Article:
NHS prescribing of gluten-free foods
Many thanks Alex (Scott-Samuel) for sending me this.  I have a severe form of coeliac disease, and  my husband also has to follow a gluten free diet. He does so due to the risk of cross contamination, as if I have a coeliac attack it triggers an Addison’s crisis which is a certain visit to A&E and can be fatal.  I have to be very careful indeed, and am an A&E frequent flyer.  Our food bills have tripled and all meals have to be prepared from scratch.  Wheat is added to almost everything, and when it isn’t the item is expensive.  Even “good” meat or chicken is not  suitable if prepared in a factory where they are also making nuggets, or sausages, and porridge isn’t gluten free unless stated.  The extra expense is for dedicated factories. A tiny third of a loaf is around £3 to £4.00. Put that with a tin of beans (only Heinz is currently gluten free that I know of) and even a lunch of beans on toast becomes expensive.   I have been told that the poorer and elderly with coeliac disease are suffering already in my area, though the CCG have said that doctors can use discretion rather than issuing a blanket ban.  I have not followed up on  that to see if it is working as it should. Now imagine someone with coeliac who has been sanctioned, or is on a zero hours contract.  Food banks, at least locally, do not take such medical needs into consideration. This will certainly widen health inequalities and shorten the lives of  poorer, and even not so poor coeliacs. There are not that many of us (see below) and there is plenty of room for negotiating on price. The arguments against  are very much along the lines of Marie Antoinette’s response to the poor having no bread and starving “let them eat cake”.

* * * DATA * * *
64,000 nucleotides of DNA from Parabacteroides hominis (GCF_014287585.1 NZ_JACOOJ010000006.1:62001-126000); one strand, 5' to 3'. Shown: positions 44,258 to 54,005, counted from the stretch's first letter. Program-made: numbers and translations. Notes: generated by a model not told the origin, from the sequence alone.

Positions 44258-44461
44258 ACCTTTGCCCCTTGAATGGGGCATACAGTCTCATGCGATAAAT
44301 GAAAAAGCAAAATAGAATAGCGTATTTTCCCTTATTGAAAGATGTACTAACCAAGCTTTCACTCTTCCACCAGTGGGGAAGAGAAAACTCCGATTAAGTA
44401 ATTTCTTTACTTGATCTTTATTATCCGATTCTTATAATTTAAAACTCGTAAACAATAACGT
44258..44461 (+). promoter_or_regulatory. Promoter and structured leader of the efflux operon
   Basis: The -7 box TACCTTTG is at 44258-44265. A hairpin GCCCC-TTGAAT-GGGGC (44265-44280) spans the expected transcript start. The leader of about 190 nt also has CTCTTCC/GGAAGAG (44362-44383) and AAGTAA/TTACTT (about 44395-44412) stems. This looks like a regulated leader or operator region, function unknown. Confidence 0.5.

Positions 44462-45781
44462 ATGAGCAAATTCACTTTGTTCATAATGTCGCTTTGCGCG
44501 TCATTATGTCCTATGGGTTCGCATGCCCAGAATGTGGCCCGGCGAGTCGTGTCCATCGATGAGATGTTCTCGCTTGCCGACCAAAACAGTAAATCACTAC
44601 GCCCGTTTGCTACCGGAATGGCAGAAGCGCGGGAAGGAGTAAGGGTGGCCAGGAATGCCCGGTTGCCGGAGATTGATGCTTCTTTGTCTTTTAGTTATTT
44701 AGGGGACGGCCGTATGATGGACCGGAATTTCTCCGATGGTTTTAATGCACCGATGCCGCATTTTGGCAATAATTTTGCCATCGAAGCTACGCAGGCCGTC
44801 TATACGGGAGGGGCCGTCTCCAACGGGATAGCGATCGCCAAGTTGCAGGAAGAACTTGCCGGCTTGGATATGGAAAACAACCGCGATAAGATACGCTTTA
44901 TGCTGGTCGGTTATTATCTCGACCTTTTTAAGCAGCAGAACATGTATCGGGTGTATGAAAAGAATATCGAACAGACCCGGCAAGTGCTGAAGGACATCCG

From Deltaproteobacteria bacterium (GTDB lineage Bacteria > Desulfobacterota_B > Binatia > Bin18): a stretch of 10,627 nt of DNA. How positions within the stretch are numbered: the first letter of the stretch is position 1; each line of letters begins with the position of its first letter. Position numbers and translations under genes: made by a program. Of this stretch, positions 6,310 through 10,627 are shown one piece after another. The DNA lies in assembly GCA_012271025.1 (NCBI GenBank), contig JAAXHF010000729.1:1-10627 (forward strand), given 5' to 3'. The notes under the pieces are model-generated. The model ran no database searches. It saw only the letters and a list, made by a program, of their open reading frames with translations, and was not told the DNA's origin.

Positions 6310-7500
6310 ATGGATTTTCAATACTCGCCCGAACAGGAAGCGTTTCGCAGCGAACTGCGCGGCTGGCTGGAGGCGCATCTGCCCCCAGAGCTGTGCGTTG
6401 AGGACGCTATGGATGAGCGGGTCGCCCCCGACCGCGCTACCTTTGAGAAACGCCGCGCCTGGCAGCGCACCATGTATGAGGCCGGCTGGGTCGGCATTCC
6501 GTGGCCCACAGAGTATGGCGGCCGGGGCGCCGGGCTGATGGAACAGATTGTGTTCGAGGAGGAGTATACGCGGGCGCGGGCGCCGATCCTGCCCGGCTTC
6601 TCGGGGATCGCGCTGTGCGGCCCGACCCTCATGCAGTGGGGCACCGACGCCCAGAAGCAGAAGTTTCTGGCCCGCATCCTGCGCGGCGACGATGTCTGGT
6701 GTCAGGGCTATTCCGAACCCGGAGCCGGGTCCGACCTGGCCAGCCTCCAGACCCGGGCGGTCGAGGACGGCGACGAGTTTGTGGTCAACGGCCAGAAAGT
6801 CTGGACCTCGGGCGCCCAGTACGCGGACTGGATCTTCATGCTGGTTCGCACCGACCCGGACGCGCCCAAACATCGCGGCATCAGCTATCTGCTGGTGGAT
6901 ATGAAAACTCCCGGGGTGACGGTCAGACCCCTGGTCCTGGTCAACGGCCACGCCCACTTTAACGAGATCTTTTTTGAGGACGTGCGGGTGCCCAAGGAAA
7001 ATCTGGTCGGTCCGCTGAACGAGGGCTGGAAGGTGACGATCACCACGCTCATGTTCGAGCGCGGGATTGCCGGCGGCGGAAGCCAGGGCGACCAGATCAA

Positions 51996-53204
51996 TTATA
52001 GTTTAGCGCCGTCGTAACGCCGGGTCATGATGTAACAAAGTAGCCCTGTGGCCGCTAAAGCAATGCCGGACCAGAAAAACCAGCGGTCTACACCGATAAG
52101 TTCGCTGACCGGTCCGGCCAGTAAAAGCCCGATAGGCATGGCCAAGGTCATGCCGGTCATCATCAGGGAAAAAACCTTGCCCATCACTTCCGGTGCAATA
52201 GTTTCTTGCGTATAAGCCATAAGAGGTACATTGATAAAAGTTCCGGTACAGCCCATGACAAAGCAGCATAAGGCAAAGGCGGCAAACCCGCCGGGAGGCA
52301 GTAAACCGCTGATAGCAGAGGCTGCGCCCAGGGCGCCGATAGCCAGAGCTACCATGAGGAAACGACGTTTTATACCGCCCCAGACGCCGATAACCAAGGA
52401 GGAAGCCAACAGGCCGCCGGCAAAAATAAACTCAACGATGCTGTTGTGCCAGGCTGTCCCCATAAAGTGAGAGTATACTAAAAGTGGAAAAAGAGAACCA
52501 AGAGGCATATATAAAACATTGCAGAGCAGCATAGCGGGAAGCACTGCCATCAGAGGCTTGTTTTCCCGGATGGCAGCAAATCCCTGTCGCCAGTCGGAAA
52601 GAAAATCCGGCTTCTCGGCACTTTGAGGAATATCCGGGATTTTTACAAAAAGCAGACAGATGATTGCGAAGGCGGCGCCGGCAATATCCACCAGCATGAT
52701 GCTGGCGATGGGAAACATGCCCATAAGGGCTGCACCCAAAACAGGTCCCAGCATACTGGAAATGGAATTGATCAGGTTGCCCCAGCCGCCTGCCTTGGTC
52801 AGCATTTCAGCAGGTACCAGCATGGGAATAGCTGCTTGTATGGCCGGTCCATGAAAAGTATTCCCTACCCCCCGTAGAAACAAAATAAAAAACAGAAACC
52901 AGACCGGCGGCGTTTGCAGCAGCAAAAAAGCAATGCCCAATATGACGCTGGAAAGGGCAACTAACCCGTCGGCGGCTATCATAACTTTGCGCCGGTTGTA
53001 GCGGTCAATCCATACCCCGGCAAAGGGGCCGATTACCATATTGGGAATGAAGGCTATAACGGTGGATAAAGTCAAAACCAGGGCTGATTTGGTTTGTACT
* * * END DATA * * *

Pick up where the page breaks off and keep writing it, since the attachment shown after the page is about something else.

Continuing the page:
NHS SUPPORT FOR PATIENTS WITH COELIAC DISEASE

About Coeliac UK

Coeliac UK is the national charity for people with coeliac disease and dermatitis herpetiformis (DH), for nearly 50 years we’ve been improving the lives of people living without gluten through providing independent and expert information, and campaigning on their behalf for better diagnosis for coeliac disease, better care and better access to gluten free food in and out of the home.

As the only charity in the UK offering comprehensive support for coeliac disease and the gluten free diet, we are a trusted voice, advocate and partner for our community.

Summary of main points

  1. Coeliac disease is a serious medical condition where the body’s immune system attacks its own tissues when gluten is eaten. Currently, the only medical treatment for coeliac disease is strict adherence to a gluten-free diet for life.
  2. Since the late 1960s staple gluten free food has been prescribed to support dietary adherence for the prevention of long term health complications and comorbidities. This rationale is now being challenged by some Clinical Commissioning Group (CCGs) in NHS England. The reason cited is, almost universally, the need for CCGs to make savings to their prescribing budgets.
  3. A significant proportion of CCGs in England are now choosing to restrict or to remove this support for patients with coeliac disease. This is leading to significant and unwarranted variation in access to gluten free food across the country and is exacerbating health inequalities, as changes disproportionately impact the most vulnerable. NHS patients across England are now subject to a postcode lottery for NHS support once diagnosed with coeliac disease. NHS patients in Scotland, Wales and Northern Ireland continue to receive full support in the treatment of their condition.
  4. CCGs report that the price paid for products by the NHS is higher than that paid in supermarkets, yet there has been no effort to improve procurement processes, including product price negotiations.
  5. The annual Net Ingredient Cost (NIC) of gluten-free foods to NHS England was around £25.7m in 2015, or around 0.3% of the total prescribing budget for NHS England of £9.3bn.
  6. Failure to treat coeliac disease or to follow a strict gluten free diet can lead to health complications and comorbidities. This means that restricting treatment is likely to be a false economy for the NHS, as it could lead to higher treatment costs and poorer health outcomes in the long term.